Search Johnson

Go

NASA News

Text Size

Lynnette Madison
Johnson Space Center, Houston
281-483-5111

Leslie Williams
NASA Dryden Flight Research Center, Edwards, Calif.
661-276-3893

10.01.07
 
RELEASE : C07-049
 
 
NASA Awards Orion Launch Abort Test Facilities Contract
 
 
WHITE SANDS, N.M. -- NASA's White Sands Test Facility has awarded a contract to Denco, Inc. of Las Cruces, N.M., for the construction of launch site facilities for the Orion Launch Abort System flight testing at the facility.

Under terms of the $3.1 million pact, Denco will be responsible for the first work package of the Project Orion Abort Flight Test Launch Facility. The package covers construction of a 120-by-160-foot final integration and test facility building and surrounding site improvements and infrastructure. Groundbreaking is scheduled for mid-November.

The Abort Flight Test Launch Facility will be located at Launch Complex 32 on the U.S. Army's White Sands Missile Range. It will support the Pad Abort 1 test mission from this facility in fall 2008, followed by the first ascent abort flight in fall 2009. Additional pad abort and ascent abort flights will extend through 2011. The White Sands Test Facility is operated by NASA's Johnson Space Center at the missile range.

The flight tests at the White Sands Test Facility will support certification of Orion’s launch abort system, an escape rocket designed to ensure the safety of the crew in the event of a launch vehicle malfunction while on the launch pad or during ascent to orbit. A total of six tests are planned, pending environmental assessments. Two pad abort flights will simulate an abort from the launch pad, while the remaining four ascent abort flights will simulate aborts at three stressing conditions along the launch trajectory. The launch abort tests are managed by NASA's Dryden Flight Research Center, Edwards Air Force Base, California.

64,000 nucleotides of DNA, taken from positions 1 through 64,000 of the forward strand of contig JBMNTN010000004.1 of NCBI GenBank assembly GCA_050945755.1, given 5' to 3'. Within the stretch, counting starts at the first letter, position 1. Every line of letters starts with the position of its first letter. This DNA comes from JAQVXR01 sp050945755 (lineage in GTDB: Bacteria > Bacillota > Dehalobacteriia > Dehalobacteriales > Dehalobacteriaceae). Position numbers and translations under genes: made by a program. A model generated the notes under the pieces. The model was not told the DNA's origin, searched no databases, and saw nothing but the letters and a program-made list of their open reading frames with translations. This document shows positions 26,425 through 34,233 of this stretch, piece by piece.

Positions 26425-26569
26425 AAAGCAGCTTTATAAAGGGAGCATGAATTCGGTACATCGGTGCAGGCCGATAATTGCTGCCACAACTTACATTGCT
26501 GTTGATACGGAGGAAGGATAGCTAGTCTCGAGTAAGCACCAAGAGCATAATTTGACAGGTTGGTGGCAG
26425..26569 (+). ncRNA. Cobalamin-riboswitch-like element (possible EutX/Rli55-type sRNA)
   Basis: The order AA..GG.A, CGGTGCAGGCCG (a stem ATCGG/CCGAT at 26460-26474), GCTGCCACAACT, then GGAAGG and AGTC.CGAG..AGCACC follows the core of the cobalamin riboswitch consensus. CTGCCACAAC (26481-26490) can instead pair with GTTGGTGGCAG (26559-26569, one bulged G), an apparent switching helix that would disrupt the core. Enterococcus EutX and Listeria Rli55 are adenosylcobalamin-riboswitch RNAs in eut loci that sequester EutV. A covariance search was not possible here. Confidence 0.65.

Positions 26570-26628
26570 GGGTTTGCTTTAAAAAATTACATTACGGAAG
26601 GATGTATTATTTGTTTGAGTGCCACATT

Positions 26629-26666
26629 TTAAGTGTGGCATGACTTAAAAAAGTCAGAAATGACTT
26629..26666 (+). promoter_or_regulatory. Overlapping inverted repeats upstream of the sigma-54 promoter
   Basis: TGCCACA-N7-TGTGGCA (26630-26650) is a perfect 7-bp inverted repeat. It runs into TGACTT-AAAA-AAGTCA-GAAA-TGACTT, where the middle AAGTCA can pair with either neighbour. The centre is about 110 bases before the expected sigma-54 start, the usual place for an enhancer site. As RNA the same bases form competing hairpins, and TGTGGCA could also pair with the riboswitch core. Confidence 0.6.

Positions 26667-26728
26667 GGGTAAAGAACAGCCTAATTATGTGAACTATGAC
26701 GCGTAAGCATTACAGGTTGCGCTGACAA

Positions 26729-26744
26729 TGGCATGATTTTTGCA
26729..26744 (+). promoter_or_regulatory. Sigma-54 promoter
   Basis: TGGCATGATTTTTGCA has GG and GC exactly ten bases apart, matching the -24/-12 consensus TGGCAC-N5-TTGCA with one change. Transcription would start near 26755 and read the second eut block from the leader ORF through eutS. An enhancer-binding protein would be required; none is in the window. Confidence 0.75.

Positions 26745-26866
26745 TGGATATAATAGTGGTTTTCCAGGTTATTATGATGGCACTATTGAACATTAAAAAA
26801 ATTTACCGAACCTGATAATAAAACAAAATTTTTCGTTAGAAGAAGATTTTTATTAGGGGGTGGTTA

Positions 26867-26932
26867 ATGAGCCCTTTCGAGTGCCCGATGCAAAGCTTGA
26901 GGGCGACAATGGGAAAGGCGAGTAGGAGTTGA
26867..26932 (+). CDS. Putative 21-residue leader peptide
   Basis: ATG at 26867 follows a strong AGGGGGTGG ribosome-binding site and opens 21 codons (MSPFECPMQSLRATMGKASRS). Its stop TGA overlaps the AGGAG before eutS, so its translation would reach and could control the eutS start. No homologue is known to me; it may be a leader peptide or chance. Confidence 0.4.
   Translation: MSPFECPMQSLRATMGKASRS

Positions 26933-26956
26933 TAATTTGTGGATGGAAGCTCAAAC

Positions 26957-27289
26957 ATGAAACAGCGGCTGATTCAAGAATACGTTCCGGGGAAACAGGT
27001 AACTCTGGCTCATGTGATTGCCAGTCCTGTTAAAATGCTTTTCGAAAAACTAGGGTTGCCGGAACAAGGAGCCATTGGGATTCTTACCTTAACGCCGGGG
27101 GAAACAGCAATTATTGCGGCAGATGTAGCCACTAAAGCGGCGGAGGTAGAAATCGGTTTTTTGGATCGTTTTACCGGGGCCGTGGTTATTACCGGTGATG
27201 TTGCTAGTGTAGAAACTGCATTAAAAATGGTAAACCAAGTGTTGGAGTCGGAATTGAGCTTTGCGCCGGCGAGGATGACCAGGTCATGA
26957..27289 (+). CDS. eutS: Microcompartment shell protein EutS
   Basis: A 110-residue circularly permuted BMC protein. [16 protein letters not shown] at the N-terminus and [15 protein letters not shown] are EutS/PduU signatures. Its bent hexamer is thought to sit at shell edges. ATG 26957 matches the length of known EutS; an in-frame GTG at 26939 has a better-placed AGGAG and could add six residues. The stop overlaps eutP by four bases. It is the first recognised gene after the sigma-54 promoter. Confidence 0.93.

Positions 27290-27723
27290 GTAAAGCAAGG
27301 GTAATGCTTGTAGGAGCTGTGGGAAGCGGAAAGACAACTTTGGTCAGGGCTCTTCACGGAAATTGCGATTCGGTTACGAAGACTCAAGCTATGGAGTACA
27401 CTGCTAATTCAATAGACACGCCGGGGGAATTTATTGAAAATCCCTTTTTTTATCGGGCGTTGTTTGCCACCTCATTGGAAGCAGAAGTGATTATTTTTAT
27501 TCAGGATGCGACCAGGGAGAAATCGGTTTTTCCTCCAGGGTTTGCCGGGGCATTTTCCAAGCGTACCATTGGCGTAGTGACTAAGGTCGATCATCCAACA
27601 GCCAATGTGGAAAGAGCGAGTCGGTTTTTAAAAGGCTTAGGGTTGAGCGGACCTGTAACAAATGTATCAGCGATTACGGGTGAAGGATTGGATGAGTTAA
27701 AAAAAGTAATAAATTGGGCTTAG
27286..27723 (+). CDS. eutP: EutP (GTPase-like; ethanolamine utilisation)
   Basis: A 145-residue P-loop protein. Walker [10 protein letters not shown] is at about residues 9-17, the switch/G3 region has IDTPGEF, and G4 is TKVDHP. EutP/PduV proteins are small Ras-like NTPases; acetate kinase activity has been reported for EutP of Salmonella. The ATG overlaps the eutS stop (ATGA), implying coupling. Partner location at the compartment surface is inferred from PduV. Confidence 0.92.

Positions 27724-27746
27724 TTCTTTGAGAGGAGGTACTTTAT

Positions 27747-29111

The Orion Project Office, based at the Johnson Space Center, Houston, Texas, is developing the Orion spacecraft as part of the Constellation Program’s work to return humans to the moon and prepare for future voyages to other destinations in our solar system.

For information about NASA’s Constellation Program on the Web, visit:

http://www.nasa.gov/constellation/
 

- end -


text-only version of this release